Assessed property values in California are likely to decline for the second year running, according to a Bond Buyer review of data from the state’s larger counties.
Even though the state’s tax assessment system has the effect of muting the volatility of property assessments, 11 of the state’s 12 largest counties experienced a decline in their property tax roll this year.
County assessors are required to provide property assessments as of Jan. 1, and deliver a report on their tax rolls by summer. Final figures on the tax rolls of all 58 counties will be tallied in late summer or early fall by the state’s Board of Equalization.
A review of early figures from the state’s biggest 12 counties — accounting for more than 78% of the state’s overall 2009 tax roll — indicates that the statewide roll will drop for the second year running.
Last year’s final statewide tax roll was down 2.4% — the first year-over-year decline since statewide record keeping began in 1933, according to the Board of Equalization.
This year, the 12 largest counties are down 1.8%, according to data collected from 11 of the county assessors’ offices.
Final data is not yet available from Los Angeles County, the state’s largest. Los Angeles County plans to release its figures Aug. 4, according to Robert Knowles, spokesman for County Assessor Robert Quon.
Los Angeles County officials assumed a 2% reduction in the tax roll in budget preparations.
“There’ll be a significant revenue loss,” Knowles said. “There could be a decline of up to 2%.”
Even the center of the Silicon Valley, Santa Clara County, was unable to avoid a shrinking roll.
“This is far worse than anyone had expected,” County Assessor Larry Stone said in the news release announcing the tax roll. The roll dropped 2.44%, by $7.4 billion.
“This county has not experienced such a devastating drop in property values since the Great Depression,” he said.
Tax rolls are dropping even though California’s 1978 Proposition 13 tax limit ballot measure softens the impact to tax rolls from a falling real estate market.
Proposition 13 set a basic 1% property tax rate, with most properties only reassessed at market value when they are sold. The assessment for a property that is unchanged can only rise a maximum 2% annually — but even that didn’t happen this year. Instead, citing federal consumer price index data, the Board of Equalization set a negative inflation factor of 0.237% for property base values.
That means that most properties that did not change ownership status in 2009 will see a corresponding reduction in assessment. It’s the first time since Proposition 13 was approved in 1978 that there has been a negative inflation factor.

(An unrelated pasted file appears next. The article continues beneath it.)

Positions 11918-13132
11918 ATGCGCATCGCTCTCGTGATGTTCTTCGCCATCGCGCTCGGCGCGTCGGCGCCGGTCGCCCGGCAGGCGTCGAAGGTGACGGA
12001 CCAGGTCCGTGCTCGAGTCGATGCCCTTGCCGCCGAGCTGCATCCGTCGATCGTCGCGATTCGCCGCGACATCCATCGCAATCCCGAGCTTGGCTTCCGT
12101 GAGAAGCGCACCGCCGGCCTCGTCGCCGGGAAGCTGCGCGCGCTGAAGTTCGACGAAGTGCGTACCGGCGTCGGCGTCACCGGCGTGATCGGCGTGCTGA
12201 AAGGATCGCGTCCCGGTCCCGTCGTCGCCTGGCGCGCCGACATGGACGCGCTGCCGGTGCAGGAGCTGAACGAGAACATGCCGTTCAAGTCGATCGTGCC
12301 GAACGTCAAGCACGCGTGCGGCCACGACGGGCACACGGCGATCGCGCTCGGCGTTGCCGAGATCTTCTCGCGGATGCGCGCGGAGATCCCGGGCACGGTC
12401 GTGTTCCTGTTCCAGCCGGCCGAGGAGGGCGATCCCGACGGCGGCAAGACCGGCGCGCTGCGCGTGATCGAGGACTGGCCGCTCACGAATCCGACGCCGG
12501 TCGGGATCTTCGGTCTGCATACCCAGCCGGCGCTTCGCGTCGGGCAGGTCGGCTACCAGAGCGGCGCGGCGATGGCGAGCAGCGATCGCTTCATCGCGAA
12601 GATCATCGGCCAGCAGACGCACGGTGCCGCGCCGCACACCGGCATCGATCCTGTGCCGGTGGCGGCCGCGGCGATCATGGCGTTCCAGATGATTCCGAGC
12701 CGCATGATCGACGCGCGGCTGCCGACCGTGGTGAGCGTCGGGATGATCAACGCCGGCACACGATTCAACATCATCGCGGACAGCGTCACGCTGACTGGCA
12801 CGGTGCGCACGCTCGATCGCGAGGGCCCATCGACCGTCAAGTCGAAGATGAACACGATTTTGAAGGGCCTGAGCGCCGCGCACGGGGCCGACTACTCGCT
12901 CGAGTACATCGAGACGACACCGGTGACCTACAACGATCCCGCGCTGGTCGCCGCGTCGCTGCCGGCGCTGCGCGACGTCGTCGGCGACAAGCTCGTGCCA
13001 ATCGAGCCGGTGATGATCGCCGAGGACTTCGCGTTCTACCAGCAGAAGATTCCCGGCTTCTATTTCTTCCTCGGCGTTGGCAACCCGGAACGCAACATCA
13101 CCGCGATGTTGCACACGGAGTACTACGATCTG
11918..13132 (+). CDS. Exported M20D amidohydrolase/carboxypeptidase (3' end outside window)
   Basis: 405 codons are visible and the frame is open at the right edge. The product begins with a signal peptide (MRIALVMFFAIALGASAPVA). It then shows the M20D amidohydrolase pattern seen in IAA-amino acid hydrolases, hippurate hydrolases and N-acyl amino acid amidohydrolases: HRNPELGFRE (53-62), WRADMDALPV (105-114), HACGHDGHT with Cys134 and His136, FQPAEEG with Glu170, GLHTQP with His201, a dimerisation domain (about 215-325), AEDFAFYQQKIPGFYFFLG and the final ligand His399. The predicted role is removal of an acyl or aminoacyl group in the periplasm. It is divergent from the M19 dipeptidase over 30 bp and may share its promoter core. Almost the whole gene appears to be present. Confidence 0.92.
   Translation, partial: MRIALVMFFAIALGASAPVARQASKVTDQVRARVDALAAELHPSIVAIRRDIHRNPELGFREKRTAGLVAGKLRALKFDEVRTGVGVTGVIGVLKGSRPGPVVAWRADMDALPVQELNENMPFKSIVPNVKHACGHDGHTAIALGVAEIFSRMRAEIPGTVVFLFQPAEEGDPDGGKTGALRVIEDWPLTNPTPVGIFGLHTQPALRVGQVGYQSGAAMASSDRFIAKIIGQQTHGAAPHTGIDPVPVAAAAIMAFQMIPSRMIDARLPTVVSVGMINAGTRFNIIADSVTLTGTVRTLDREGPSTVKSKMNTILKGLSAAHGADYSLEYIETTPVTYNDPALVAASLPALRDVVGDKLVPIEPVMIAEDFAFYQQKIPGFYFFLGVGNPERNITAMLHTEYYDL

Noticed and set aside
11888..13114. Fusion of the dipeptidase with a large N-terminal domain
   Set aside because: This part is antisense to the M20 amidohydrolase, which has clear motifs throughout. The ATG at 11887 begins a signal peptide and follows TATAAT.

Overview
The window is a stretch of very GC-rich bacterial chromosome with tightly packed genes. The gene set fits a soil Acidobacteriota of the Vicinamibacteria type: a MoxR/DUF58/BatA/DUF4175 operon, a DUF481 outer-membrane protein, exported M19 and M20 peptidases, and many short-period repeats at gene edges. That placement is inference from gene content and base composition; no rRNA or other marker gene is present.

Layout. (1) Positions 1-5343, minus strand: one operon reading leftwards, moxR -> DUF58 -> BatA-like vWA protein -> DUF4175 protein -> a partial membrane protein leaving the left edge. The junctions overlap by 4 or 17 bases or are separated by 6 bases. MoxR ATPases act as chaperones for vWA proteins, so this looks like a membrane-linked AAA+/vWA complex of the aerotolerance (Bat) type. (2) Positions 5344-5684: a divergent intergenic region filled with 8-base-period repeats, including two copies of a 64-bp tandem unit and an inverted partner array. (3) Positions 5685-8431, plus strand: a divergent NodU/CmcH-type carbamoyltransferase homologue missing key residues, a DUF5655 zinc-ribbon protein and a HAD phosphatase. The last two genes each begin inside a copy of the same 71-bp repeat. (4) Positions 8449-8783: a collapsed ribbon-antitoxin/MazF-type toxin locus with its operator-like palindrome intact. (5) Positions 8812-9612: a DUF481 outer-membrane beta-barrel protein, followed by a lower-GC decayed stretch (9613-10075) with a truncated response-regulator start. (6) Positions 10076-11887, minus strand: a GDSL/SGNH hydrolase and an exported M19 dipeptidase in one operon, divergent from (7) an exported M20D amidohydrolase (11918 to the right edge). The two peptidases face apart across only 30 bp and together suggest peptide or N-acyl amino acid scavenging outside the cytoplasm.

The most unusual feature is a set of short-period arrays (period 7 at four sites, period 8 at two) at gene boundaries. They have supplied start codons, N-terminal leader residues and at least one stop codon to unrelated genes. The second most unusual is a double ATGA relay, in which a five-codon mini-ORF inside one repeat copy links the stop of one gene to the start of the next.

That is one factor — but not the primary one — in declining tax rolls. Falling property values due to the real estate bust are the main culprit.
In Sacramento County, for example, the negative inflation factor was responsible for reducing the tax roll by slightly less than $200 million, while the county’s entire tax roll shrank by almost $3 billion, according to County Assessor Ken Stieger.
This year, San Francisco was the only county among California’s dozen largest to avoid a shrinking tax roll.
“San Francisco is a unique data point amidst declining home values in the Bay Area,” Assessor Phil Ting said in a statement. “The overall real estate market in San Francisco has fared relatively well and remains strong as seen in the increase in property tax base values.”
The worst affected tax roll this year among the top 12 counties is Riverside County, down 4.58% — still better than 2009, when the county tax roll shrank 10.5%.
The relative cushion provided by Proposition 13 limits varies substantially from place to place, Fitch Ratings noted in a 2009 report on valuation declines.
Areas with a great deal of recent development, such as Riverside County in the Los Angeles exurbs, experienced a great deal of new construction and turnover during the recent real estate boom.
“In contrast, for areas that developed well in advance of the recent property value run-up, a significant cushion still exists between the property’s AV and the market value, even with the more recent decline in sale value,” the Fitch report said. That helps explain the relatively better resilience of the tax rolls in Bay Area counties, the report said.
In the 12 counties surveyed, the tax roll was down about $62.7 billion, translating into a minimum of $627 million less in property taxes at the state’s basic 1% rate.
That basic rate does not include additional taxes levied for any local voter-approved general obligation bonds.
Jurisdictions with significant drops in assessed values could be put in the position of having to raise the tax rates for GO debt or look for ways to restructure it.
The decline in local property tax collections has in impact on state government as well, because the state guarantees a minimum per-student spending level for K-12 education.
For most districts, that guarantee already exceeds their property tax receipts, so lower property tax collections mean the state has to pay more to make up the difference.
The tax roll figures being announced this summer measure assessed valuations as of January 1, 2010. They will affect property tax bills that are due in November 2010 and February 2011.